SEOUL, Oct. 20 (Xinhua) -- The Democratic People's Republic of Korea (DPRK) test-fired an intermediate-range ballistic missile on Thursday morning, which Seoul's military presumed to have failed.
The launch came shortly after top diplomats and defense chiefs of South Korea and the United States started their two-day meeting in Washington to discuss countermeasures toward Pyongyang's recent nuclear test and missile launches.
South Korea's Joint Chiefs of Staff (JCS) said the DPRK launched what is believed to be a road-mobile Musudan missile at about 7 a.m. local time (2200GMT on Wednesday) from Banghyeon airfield in the country's northwestern North Pyongyan province.
The launch appeared to have failed, the JSC said without elaborating further, according to local media reports. The airfield is located some 100 km north of the DPRK's capital city of Pyongyang.
The unsuccessful launch followed the start of the two-day meeting in Washington between defense and foreign ministers of South Korea and the United States.
During the two-plus-two dialogue, the two sides are expected to discuss how to address the DPRK's recent provocations, including the Sept. 9 nuclear device test and a series of missile launches.
The Sept. 9 test was an explosion of a nuclear warhead that can be mounted on ballistic missiles, according to the DPRK's announcement. Four days earlier, the country test-fired three Rodong missiles from its east coast.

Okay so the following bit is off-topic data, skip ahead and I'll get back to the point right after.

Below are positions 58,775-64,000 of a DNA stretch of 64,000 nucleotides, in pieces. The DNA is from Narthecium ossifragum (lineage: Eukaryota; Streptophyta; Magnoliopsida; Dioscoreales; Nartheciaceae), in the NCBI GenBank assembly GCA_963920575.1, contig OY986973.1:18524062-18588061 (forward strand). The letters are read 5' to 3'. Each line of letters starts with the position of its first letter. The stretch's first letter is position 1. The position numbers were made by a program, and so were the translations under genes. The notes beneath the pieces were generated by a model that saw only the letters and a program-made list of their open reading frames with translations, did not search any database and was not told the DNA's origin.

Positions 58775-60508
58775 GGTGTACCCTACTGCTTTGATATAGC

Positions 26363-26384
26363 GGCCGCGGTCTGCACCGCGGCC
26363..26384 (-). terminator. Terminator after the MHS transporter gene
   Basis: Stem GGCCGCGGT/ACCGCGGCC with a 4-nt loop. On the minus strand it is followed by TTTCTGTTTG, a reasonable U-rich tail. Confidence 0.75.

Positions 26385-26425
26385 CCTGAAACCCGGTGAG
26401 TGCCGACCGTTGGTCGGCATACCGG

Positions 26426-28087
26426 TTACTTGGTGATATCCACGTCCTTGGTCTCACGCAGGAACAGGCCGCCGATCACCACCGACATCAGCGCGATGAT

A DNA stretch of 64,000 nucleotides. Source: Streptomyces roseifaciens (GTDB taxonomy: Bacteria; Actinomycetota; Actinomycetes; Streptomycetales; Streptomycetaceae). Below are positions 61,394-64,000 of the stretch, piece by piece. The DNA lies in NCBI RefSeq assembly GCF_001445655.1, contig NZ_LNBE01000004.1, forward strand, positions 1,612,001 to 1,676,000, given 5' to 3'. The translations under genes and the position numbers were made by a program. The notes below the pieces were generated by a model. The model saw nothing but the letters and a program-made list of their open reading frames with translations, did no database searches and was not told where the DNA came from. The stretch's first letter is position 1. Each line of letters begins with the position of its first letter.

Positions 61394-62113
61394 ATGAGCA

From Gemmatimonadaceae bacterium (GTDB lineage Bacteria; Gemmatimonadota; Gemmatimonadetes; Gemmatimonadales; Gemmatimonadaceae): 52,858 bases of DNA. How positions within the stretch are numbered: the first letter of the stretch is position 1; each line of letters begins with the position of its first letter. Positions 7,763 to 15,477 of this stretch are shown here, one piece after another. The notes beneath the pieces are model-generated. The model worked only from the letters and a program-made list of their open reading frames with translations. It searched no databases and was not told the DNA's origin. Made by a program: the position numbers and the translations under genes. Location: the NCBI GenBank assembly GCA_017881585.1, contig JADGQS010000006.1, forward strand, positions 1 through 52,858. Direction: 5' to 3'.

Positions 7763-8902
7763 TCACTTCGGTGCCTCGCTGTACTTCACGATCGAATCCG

Thursday's launch also came less than a week after the DPRK failed in its launch attempt on Sunday of a Musudan missile, which has a range of 3,000-4,000 km that can put the entire Japan and the U.S. military base in Guam in its target range.
The Saturday launch ended in failure as the missile exploded soon after its liftoff, according to Seoul's military assessment.
Pyongyang has test-fired eight Musudan missiles since April 15. Except for the June 22 success at which the missile flew as high as 1,413.6 km and traveled about 400 km, all of other launches had failed.
South Korea's military has closely monitored the moves of DPRK forces, with all possibilities left open for another nuclear test and the launch of a long-range ballistic missile.
Pyongyang's fourth nuclear test on Jan. 6 was followed by the launch on Feb. 7 of a long-range rocket. Seoul has been worrying about another long-range rocket launch by the end of this year following the fifth atomic device test in early September.